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Hospitals partner with start-ups to chart medicine’s future

Riley Kinman, 5, with her parents Nicole and Terry at Children’s Medical Center Dallas. She'll be using new sensor-enabled pills to remotely monitor her medication after a kidney transplant. Courtesy: Children's Health, Dallas

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If you want to see where the future of children’s health is headed, you’ll have to look inside Riley Kinman’s stomach.

On a recent visit to the hospital, Riley, who is five years old, swallowed a tiny white pill with an embedded sensor – roughly the size of a grain of sand. When it reached her stomach, it sent a signal to a patch she’s wearing on her skin and alerted her parents and doctors that she’d taken her medication.

Making sure Riley has taken her pills is especially important because she had a kidney transplant earlier this year.

The Proteus Digital health pill, with a sensor that’s ingested. The company is working with Children’s Medical Center in Dallas.

It’s the first time a children’s organization has adopted the new technology, created by Silicon Valley-based company Proteus Digital Health.

For decades, Children’s Medical Center in Dallas has partnered with academic institutions, working within their own system to come up with ways to care for sick patients. Now, the model is shifting. It’s  investing in tech startups to care for healthy kids.

Children’s hospitals are searching for the best way to monitor patients and keep them out of the ER. Digital health startups are looking for patients to test their products. Julie Hall-Barrow, Senior Director of Healthcare Innovation at Dallas Children’s Medical Center, says keeping kids healthy means finding partners outside of the hospital, in the home, in the school, and with faith-based organizations.

“I think if we weren’t looking at technology to help us do that,” Hall-Barrow said, “we’re never going to move much further.”

The fastest way to move is to connect with startups that already have health products and apps, like Proteus Digital Health, or a Dallas startup called Mend. Mend is an Uber-like service where a caregiver comes to your home or office for a checkup. Children’s Medical Center in Dallas acquired controlling interest in the company in 2015. Pete Perialas, who oversees investments at Children’s, said on-demand health apps like Mend were struggling to please their customers – parents — without help from a larger healthcare network.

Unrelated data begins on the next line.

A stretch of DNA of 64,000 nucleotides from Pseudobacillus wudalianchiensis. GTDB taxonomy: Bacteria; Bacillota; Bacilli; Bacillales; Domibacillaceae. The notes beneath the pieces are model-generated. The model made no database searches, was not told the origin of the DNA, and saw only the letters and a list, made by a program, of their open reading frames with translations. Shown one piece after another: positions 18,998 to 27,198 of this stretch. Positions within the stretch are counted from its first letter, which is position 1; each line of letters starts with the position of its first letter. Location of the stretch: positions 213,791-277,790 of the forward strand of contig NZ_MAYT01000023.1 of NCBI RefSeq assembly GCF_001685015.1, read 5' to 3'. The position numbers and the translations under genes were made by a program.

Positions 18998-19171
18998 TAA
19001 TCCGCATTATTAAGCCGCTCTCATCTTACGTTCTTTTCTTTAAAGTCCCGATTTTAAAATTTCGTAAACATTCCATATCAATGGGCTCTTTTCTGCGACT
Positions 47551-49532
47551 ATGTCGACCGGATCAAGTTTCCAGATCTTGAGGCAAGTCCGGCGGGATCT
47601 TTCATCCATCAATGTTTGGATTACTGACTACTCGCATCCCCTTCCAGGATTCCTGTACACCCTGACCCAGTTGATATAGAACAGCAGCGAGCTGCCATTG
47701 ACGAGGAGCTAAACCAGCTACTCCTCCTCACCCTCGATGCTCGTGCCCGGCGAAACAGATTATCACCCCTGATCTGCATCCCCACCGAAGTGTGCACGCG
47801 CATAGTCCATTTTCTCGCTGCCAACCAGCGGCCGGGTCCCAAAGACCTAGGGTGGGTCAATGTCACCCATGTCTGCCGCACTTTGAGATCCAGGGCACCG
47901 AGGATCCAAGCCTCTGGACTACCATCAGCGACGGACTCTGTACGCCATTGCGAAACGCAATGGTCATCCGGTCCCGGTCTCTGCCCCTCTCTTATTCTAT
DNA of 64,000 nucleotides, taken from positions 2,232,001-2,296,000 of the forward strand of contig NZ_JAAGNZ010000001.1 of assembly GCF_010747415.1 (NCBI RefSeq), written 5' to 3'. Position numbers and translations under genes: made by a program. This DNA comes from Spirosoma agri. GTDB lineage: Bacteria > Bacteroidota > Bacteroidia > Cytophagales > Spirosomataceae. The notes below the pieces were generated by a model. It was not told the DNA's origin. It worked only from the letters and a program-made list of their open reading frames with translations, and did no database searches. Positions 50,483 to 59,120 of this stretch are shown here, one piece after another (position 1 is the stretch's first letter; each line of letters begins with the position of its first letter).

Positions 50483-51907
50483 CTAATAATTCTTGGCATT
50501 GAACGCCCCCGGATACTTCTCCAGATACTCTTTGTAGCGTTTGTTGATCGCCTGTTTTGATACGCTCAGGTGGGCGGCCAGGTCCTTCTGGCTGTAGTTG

“These companies gave them convenience and an app, what we as an industry missed was they also wanted to extend the relationship with their network of caregivers,” Perialas said.

So, Children’s Medical Center brings parents the long-term patient-doctor relationship, and the startup brings the technology. Both could benefit – but Carmen Balber, Executive Director of California-based Consumer Watchdog, says for patients the pairing of tech startups and private hospitals isn’t necessarily ideal.

“When you combine medical privacy, which is so protected at a hospital and tech companies who want to exploit data for maximum profitability, we see real concerns,” she said.

Balber says federal privacy laws don’t automatically apply to third party vendors. Hospitals have to make privacy protections explicit in their partnership agreements. And of course, even if everyone is following the rules, there’s still the risk of a data breach.

“If you have a startup running on the seat of its pants,” Balber asked, “are they investing in the strongest technology to secure patient’s data?”

Still, health care systems across the country are trying this model — funneling money and resources into smaller outside companies. Last year Boston Children’s teamed up with startup accelerator Rock Health to advise companies for the pediatric market. Inova Health System in Virginia launched a hundred million dollar venture fund to help startups get off the ground. And Kaiser Permanente’s venture group invested in StartUp Health.

Unity Stoakes, president of StartUp Health, which invests in and coaches startups, said only a few years ago it would have been almost impossible to get a meeting with some of these top health networks.

“Now you’re seeing some of the leading health care companies not only invest in, but start to commercialize and work with some of these young emerging companies,” Stoakes said.

The payoff for both sides could be big. Think back to that sensor-enabled pill. Children’s Medical Center in Dallas has plans to help manufacture the medication – and potentially make money from it.

The new partnerships will make some people feel safe – like Riley’s parents, who won’t have to worry she’s missed a dose at sleepaway camp – others, nervous about data privacy and ethics. And hospitals?  They could earn a little extra money.

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